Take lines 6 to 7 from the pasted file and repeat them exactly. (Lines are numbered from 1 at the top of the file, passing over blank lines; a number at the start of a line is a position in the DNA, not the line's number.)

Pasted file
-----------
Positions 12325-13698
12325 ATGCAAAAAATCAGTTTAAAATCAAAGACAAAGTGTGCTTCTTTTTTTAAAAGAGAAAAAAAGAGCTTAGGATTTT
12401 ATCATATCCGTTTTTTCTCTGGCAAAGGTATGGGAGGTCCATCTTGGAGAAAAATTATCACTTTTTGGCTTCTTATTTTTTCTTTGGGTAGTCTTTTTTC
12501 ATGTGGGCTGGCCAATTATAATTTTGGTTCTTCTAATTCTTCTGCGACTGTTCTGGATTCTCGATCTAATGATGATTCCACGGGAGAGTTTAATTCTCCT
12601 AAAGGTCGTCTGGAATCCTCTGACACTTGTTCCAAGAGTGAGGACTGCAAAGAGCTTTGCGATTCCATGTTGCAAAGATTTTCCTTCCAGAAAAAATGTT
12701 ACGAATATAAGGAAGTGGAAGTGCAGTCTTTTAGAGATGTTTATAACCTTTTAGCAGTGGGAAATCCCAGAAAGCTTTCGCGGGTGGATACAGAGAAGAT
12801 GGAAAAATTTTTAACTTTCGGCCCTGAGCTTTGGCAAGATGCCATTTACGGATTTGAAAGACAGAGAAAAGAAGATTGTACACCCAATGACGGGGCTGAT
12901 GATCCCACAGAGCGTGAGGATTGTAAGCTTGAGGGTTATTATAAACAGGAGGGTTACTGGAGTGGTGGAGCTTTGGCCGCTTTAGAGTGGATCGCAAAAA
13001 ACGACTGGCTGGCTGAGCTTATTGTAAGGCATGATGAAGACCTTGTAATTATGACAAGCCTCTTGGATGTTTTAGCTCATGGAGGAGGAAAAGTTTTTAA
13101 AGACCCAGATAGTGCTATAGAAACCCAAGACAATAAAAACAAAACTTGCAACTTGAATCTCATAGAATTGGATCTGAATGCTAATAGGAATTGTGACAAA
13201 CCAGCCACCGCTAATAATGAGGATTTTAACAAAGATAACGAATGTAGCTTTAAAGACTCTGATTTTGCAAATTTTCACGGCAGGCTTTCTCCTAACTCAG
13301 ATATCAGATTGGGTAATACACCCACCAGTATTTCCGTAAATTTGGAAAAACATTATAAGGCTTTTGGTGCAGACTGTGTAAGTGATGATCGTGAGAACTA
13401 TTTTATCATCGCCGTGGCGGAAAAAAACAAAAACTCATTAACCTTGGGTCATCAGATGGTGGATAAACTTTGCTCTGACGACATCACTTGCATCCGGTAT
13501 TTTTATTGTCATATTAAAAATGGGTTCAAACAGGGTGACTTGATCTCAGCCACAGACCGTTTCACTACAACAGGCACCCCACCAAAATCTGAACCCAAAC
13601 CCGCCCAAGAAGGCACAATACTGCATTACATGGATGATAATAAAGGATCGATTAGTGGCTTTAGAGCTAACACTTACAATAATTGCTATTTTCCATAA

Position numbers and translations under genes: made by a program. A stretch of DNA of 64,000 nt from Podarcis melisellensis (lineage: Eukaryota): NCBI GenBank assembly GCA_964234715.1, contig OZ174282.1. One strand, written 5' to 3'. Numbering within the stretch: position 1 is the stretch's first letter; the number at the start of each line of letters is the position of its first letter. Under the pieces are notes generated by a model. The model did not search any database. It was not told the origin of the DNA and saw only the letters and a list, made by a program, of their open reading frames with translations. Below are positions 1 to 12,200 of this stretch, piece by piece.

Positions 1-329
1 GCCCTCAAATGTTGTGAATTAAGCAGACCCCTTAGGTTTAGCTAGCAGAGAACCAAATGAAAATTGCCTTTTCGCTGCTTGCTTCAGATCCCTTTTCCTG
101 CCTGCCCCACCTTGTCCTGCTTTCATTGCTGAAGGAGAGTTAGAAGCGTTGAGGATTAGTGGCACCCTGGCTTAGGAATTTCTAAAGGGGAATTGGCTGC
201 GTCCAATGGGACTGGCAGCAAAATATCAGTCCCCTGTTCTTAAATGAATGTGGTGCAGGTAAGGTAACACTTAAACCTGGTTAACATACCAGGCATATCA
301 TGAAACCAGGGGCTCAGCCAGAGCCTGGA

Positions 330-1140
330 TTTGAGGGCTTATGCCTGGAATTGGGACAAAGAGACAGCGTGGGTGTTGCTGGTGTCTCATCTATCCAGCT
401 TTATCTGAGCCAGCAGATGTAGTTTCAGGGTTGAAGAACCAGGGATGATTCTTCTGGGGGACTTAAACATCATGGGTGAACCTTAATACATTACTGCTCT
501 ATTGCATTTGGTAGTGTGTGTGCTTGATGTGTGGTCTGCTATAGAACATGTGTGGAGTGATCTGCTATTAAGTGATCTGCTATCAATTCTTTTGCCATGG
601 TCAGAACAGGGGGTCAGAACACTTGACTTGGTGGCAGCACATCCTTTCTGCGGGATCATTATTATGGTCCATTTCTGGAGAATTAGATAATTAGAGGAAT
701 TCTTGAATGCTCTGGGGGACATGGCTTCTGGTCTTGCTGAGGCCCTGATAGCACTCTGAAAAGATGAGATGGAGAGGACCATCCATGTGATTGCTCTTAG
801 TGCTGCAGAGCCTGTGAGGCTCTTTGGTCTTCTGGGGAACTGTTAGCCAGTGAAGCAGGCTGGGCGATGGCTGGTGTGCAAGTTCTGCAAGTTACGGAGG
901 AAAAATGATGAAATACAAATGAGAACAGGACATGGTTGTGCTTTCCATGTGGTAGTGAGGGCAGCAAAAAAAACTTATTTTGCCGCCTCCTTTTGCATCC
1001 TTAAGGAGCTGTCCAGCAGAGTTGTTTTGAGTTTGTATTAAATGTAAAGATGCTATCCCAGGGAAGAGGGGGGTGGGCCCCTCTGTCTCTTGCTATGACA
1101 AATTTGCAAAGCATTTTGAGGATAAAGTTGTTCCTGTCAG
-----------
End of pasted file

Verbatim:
12701 ACGAATATAAGGAAGTGGAAGTGCAGTCTTTTAGAGATGTTTATAACCTTTTAGCAGTGGGAAATCCCAGAAAGCTTTCGCGGGTGGATACAGAGAAGAT
12801 GGAAAAATTTTTAACTTTCGGCCCTGAGCTTTGGCAAGATGCCATTTACGGATTTGAAAGACAGAGAAAAGAAGATTGTACACCCAATGACGGGGCTGAT